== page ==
The Kremlin flushed with indignation. Putin suggested, in the midst of a diplomatic storm between Moscow and Washington, that Biden was looking in the mirror, and suggested that he look at American crimes – from slavery practices to genocide against the Native American population or to atomic bombs Hiroshima and Nagasaki. The Russian leader challenged Biden to a debate and said that the only thing he had to answer was to wish him “good health”.
The new head of the White House thus confirmed the promise, so often repeated, of “hard hand” with Moscow. Biden said that “price” would soon be known, but experts are betting on a new sanction package with potentially devastating effects on the Russian economy. Biden’s words and the expectation of further sanctions had the immediate effect of a fall in the ruble’s exchange rate against the dollar, and a climate of nervousness in the Russian financial markets.
For now, the White House has urged companies involved in the construction of the Nord Stream 2 gas pipeline to immediately cease their participation in the project, otherwise they will be subject to sanctions. Joe Biden repeated that the pipeline, intended to increase Russian gas supplies to Germany, was a “bad idea” for both Europe and the United States, a Russian plan to “divide Europe and weaken European energy security” .
Three days later, on March 19, Secretary of State Antony Blinken and National Security Adviser Jake Sullivan traveled to Alaska to meet with a Chinese delegation that included senior Communist Party officials and Foreign Minister Wang Yi. This was the first high-level meeting between the two countries in the Biden era.
Beijing had high expectations for the meeting, seeing it as a first step in repairing relations between the two countries, relaxation after years of tension during the term of Donald Trump and Beijing Foreign Ministry spokesman Zhao Lijian, he spoke of a “high-level strategic dialogue” and a healthy “normalization” of relations between the two countries.
Antony Blinken clearly came up with other ideas. Without ceremony, the American Secretary of State pointed the finger at Beijing and accused China of “threatening order based on rules that maintain international stability”, notably in situations like Hong Kong, Taiwan and Xinjiang.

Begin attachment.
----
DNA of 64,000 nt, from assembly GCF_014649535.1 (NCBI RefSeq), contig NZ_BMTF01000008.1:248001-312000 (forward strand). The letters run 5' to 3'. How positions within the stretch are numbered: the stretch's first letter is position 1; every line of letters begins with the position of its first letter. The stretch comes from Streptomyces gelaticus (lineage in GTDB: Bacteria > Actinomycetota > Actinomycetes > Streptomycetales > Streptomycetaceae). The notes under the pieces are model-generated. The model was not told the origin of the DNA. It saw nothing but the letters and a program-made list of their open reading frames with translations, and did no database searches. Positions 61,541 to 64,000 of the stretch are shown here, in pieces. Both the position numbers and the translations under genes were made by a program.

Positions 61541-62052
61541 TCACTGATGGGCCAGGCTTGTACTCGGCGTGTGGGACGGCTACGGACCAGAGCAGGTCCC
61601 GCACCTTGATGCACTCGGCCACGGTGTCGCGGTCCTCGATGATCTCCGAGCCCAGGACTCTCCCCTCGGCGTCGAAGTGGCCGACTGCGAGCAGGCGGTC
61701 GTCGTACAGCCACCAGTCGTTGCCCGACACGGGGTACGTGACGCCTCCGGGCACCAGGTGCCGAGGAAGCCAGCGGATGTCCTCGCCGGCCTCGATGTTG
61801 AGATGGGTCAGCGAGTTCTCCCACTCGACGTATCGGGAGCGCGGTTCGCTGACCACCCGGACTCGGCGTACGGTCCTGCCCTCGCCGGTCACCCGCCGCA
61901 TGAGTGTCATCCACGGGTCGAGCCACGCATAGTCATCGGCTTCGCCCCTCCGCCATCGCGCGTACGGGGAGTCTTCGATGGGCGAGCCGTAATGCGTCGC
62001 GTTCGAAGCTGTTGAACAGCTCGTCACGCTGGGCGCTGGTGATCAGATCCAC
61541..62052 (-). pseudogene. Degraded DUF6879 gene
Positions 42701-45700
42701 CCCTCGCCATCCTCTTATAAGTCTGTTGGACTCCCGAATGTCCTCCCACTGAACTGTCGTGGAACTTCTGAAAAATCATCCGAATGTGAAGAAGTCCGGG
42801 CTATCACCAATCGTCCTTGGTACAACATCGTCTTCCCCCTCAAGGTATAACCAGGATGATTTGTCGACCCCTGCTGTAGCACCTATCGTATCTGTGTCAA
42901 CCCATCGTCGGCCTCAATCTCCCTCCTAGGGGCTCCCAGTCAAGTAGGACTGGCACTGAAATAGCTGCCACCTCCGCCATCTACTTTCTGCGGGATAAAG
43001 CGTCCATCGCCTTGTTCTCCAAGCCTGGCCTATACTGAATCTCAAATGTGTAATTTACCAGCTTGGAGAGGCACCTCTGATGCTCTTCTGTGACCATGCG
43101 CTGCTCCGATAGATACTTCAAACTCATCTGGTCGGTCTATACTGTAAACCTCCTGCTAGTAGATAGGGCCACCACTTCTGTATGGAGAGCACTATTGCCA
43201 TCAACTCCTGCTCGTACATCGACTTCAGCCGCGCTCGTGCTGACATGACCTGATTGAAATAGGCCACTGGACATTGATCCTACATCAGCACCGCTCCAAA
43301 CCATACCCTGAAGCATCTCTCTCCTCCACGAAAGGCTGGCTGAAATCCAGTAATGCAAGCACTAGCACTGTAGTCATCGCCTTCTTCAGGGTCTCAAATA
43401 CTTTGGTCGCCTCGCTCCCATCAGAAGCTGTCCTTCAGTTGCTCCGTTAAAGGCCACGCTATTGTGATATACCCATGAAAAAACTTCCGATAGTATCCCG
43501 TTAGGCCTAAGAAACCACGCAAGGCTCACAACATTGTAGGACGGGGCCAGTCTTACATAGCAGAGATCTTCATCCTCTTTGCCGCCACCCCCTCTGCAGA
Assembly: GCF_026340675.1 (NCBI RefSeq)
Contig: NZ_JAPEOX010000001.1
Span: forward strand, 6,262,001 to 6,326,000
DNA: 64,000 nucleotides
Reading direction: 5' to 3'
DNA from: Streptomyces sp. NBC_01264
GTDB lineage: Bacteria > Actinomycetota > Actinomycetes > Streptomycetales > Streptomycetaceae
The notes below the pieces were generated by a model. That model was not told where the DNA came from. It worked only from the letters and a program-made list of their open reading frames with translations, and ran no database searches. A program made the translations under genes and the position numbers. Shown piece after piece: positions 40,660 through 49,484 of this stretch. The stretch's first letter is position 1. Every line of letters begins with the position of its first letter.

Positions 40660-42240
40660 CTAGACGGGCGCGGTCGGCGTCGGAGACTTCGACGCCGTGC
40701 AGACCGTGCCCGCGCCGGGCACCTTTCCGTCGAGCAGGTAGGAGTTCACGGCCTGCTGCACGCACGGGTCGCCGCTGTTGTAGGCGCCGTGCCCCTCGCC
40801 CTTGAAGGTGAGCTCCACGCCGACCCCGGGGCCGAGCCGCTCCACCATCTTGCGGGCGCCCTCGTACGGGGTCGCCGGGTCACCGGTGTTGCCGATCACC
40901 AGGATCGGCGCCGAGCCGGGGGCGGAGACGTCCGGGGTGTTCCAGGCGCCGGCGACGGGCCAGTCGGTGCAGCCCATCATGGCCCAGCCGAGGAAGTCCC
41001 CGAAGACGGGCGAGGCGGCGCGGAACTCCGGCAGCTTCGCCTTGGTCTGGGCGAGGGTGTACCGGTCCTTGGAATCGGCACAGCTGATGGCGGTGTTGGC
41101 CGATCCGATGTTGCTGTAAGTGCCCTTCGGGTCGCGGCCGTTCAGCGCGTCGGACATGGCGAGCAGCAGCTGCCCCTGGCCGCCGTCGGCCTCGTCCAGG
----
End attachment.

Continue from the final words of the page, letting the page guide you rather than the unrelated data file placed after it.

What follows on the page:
American military officials also warn of the threat of a military conflict with Taiwan, which Beijing considers a rebellious province and has long been a critical point in relations between the United States and China.
Blinken, who had completed an Asian pilgrimage a few days earlier, including Tokyo and Seoul in particular, said he had returned with renewed commitments with a “common vision” of a “free and open” Indo-Pacific region, while accusing China of using ” coercion and aggression “to achieve your goals.
Japan and the United States warned, in a joint statement, that they would not tolerate China’s “destabilizing behavior”. They expressed their objections to “illegal” claims to the waters and islands of the seas of southern China, where Beijing unilaterally occupied territories claimed by Vietnam, the Philippines, Taiwan and other neighboring countries.
Washington thus wants to clearly signal to Beijing that it has the capacity to mobilize allies in the area to oppose Chinese ambitions, namely through the Quad (Quadrilateral Security Dialogue) group, an alliance that brings together the United States, Japan, India and Australia – there is talk of a forthcoming accession by South Korea -, with no direct military dimension, but with a strong security component.
NATO “is back”
Given the message to Beijing, Blinken has since met in Brussels with heads of allied diplomacy, reiterating “America’s full commitment to NATO, including Article 5” – the common defense mechanism – and ensuring that the new American administration intends to reinforce its commitment to the alliances and allies of the United States.